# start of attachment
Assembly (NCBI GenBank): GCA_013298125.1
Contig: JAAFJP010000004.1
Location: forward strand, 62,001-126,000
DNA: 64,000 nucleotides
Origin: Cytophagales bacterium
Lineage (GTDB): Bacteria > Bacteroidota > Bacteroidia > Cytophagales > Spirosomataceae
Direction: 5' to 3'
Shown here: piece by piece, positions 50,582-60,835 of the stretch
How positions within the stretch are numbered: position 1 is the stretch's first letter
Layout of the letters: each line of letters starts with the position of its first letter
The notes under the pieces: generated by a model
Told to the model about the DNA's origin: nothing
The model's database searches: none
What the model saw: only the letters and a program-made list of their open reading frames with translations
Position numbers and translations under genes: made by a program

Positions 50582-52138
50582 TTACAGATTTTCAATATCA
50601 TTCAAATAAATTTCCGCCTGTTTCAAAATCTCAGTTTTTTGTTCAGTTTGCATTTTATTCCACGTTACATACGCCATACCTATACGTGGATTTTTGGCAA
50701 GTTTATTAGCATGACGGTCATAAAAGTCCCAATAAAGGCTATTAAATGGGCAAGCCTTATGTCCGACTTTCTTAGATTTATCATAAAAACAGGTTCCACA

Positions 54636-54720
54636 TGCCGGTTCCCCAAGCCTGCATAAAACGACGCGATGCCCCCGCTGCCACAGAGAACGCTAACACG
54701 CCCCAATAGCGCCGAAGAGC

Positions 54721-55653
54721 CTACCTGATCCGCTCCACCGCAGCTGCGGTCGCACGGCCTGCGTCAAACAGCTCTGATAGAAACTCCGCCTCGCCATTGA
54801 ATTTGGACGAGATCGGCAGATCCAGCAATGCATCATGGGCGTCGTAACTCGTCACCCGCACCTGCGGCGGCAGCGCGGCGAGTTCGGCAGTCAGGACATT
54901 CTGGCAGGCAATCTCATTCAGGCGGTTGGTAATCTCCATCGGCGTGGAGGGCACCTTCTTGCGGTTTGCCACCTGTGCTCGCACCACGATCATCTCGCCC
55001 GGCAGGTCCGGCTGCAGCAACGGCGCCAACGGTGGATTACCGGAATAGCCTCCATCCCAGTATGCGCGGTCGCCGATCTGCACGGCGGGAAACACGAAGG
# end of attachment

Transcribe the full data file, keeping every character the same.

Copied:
Assembly (NCBI GenBank): GCA_013298125.1
Contig: JAAFJP010000004.1
Location: forward strand, 62,001-126,000
DNA: 64,000 nucleotides
Origin: Cytophagales bacterium
Lineage (GTDB): Bacteria > Bacteroidota > Bacteroidia > Cytophagales > Spirosomataceae
Direction: 5' to 3'
Shown here: piece by piece, positions 50,582-60,835 of the stretch
How positions within the stretch are numbered: position 1 is the stretch's first letter
Layout of the letters: each line of letters starts with the position of its first letter
The notes under the pieces: generated by a model
Told to the model about the DNA's origin: nothing
The model's database searches: none
What the model saw: only the letters and a program-made list of their open reading frames with translations
Position numbers and translations under genes: made by a program

Positions 50582-52138
50582 TTACAGATTTTCAATATCA
50601 TTCAAATAAATTTCCGCCTGTTTCAAAATCTCAGTTTTTTGTTCAGTTTGCATTTTATTCCACGTTACATACGCCATACCTATACGTGGATTTTTGGCAA
50701 GTTTATTAGCATGACGGTCATAAAAGTCCCAATAAAGGCTATTAAATGGGCAAGCCTTATGTCCGACTTTCTTAGATTTATCATAAAAACAGGTTCCACA

Positions 54636-54720
54636 TGCCGGTTCCCCAAGCCTGCATAAAACGACGCGATGCCCCCGCTGCCACAGAGAACGCTAACACG
54701 CCCCAATAGCGCCGAAGAGC

Positions 54721-55653
54721 CTACCTGATCCGCTCCACCGCAGCTGCGGTCGCACGGCCTGCGTCAAACAGCTCTGATAGAAACTCCGCCTCGCCATTGA
54801 ATTTGGACGAGATCGGCAGATCCAGCAATGCATCATGGGCGTCGTAACTCGTCACCCGCACCTGCGGCGGCAGCGCGGCGAGTTCGGCAGTCAGGACATT
54901 CTGGCAGGCAATCTCATTCAGGCGGTTGGTAATCTCCATCGGCGTGGAGGGCACCTTCTTGCGGTTTGCCACCTGTGCTCGCACCACGATCATCTCGCCC
55001 GGCAGGTCCGGCTGCAGCAACGGCGCCAACGGTGGATTACCGGAATAGCCTCCATCCCAGTATGCGCGGTCGCCGATCTGCACGGCGGGAAACACGAAGG